Teck is increasing the use of solar energy at its Quebrada Blanca Phase 2 project in Chile
Both its metals and fossil fuel operations have seen prices spike lately
The stock: Investors are on the fence about B.C.’s, indeed Canada’s, largest diversified mining company, Teck Resources (TSX:TECK.A, TECK.B; NYSE:TECK). On the one hand, it’s a bad, old fossil fuel producer, accounting for most of the country’s metallurgical coal production and part-owner of the Fort Hills oilsands mine in Alberta. On the other, it’s a major producer of copper, that blessed metal so needed to wire tomorrow’s fleet of emission-free electric vehicles.
The drivers: The thing is, lately Teck has been having it both ways. Not only is it benefiting from the skyrocketing price of copper, but prices for coking coal have been on a bit of a run as well. Demand from steelmakers is steady, and there’s no new supply coming on the market anytime soon.
Teck is also expected to boost copper output starting late next year with the expansion of its Quebrada Blanca mine in Chile. At $28.74 last time we looked, Teck’s Class B shares are up 18.5 percent year-to-date. They pay a modest dividend of 20 cents a year, for a yield of 0.7 percent.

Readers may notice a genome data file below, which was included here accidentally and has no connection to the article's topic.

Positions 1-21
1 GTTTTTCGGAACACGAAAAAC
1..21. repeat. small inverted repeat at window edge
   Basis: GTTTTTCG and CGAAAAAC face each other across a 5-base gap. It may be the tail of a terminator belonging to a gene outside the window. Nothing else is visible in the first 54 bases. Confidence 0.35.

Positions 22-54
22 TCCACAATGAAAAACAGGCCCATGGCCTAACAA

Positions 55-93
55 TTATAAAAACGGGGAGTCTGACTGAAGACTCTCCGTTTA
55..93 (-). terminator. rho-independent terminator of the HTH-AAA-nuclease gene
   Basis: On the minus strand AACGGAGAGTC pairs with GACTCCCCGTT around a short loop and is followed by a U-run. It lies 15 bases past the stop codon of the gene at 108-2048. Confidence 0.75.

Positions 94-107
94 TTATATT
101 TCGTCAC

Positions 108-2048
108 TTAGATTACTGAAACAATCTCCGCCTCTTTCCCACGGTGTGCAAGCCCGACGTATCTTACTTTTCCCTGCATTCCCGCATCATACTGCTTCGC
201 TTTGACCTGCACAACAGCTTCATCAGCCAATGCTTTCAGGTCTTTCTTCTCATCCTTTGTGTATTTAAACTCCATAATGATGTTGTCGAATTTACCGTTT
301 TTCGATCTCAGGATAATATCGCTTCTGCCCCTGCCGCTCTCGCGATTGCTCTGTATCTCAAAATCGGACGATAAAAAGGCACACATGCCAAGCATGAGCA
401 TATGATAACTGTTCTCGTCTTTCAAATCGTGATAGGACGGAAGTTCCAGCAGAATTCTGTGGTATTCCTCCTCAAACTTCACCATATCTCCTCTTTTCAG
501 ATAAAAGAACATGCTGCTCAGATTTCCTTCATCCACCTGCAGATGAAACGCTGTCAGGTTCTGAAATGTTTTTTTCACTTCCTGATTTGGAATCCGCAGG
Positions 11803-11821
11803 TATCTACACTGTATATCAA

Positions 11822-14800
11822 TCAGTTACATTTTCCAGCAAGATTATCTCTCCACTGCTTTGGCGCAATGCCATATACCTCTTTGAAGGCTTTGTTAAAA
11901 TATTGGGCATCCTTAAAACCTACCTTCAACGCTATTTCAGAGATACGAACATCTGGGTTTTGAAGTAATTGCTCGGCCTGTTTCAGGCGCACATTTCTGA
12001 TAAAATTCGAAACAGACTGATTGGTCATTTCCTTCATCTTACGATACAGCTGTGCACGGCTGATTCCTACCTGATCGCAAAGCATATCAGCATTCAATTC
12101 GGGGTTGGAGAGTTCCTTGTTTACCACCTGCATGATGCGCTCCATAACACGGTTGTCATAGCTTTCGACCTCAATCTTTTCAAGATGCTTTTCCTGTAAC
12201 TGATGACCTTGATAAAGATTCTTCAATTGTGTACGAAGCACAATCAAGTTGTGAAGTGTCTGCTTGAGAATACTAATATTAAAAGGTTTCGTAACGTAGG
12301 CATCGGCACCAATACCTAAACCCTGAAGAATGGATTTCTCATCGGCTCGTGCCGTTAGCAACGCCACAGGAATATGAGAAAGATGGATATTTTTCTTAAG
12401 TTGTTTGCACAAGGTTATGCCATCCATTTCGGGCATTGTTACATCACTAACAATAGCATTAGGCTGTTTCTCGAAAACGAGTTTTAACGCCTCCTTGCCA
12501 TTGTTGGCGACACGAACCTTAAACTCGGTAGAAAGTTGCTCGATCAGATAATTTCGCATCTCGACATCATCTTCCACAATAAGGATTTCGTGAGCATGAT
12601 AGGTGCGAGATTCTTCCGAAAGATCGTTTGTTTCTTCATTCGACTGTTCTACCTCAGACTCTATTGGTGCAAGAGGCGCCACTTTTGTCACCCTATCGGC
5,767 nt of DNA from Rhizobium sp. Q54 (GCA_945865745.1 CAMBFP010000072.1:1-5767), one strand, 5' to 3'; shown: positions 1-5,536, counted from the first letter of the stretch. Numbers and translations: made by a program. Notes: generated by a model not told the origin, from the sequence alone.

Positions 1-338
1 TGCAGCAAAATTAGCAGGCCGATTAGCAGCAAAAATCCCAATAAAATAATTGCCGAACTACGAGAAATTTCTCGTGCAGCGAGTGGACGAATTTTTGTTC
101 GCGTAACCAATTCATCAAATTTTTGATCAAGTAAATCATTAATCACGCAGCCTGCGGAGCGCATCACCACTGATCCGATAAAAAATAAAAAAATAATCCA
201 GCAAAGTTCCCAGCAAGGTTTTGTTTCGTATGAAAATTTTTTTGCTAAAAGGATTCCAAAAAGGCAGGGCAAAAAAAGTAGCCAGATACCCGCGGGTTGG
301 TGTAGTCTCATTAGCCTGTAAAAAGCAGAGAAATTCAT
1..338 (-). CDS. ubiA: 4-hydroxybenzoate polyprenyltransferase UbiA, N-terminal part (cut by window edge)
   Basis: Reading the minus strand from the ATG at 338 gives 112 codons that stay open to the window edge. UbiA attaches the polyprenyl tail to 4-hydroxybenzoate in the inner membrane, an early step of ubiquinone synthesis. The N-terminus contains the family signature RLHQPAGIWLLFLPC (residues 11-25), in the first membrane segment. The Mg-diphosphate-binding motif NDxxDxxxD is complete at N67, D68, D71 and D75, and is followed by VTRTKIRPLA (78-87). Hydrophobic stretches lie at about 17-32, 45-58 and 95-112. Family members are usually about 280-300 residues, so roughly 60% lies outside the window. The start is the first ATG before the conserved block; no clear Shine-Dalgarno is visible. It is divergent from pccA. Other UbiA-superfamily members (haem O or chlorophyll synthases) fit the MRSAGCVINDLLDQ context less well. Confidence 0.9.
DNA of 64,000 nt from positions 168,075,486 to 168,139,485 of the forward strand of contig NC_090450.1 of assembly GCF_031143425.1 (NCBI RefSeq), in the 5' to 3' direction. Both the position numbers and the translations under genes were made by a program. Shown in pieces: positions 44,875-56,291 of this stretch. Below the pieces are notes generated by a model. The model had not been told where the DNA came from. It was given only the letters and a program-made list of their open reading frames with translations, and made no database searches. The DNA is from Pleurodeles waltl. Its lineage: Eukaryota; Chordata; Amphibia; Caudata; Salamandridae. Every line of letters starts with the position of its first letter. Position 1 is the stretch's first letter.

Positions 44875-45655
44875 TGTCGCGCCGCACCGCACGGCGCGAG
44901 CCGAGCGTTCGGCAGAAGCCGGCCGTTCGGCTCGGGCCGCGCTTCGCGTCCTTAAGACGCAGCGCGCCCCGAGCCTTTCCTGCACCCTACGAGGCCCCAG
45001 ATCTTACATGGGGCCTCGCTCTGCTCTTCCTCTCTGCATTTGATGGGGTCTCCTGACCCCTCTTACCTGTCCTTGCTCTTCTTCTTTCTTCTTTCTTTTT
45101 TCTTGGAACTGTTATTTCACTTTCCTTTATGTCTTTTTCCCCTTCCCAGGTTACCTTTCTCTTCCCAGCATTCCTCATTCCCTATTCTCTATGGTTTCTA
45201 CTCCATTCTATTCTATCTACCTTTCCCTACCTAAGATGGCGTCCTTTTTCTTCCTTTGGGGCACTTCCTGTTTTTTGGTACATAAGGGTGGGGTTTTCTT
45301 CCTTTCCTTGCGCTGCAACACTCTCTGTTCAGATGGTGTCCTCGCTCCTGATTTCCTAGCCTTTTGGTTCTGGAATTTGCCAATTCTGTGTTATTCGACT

And for the record, the company takes climate change seriously. In 2020, it withdrew its application for a second, wholly owned oilsands project, the Frontier Mine, citing a lack of regulatory clarity going forward. The same year, it acquired the City of Kimberley’s debt stake in the SunMine solar generating station, on the site of its retired Sullivan Mine. CEO Don Lindsay explained that the company planned to use SunMine to develop expertise in solar power and renewable energy development.
Word on the street: Last week BofA Securities analyst Timna Tanners raised her rating on Teck from hold to buy, with a $37 target. “While reducing carbon emissions has become a priority especially in Europe and China, hurting longer-term demand prospects for metallurgical coal, we think these transitions will take time,” she noted.
Coming and going: West Fraser Timber (TSX, NYSE:WFG) made so much money during lumber’s spring spike that the company, profiled here in March, has decided to buy back $1 billion worth of its own shares in a modified Dutch auction from July 12 to August 17. Share buybacks are seen as a way of returning cash to shareholders as the stock in circulation falls and earnings per share typically rise, leading to a higher price.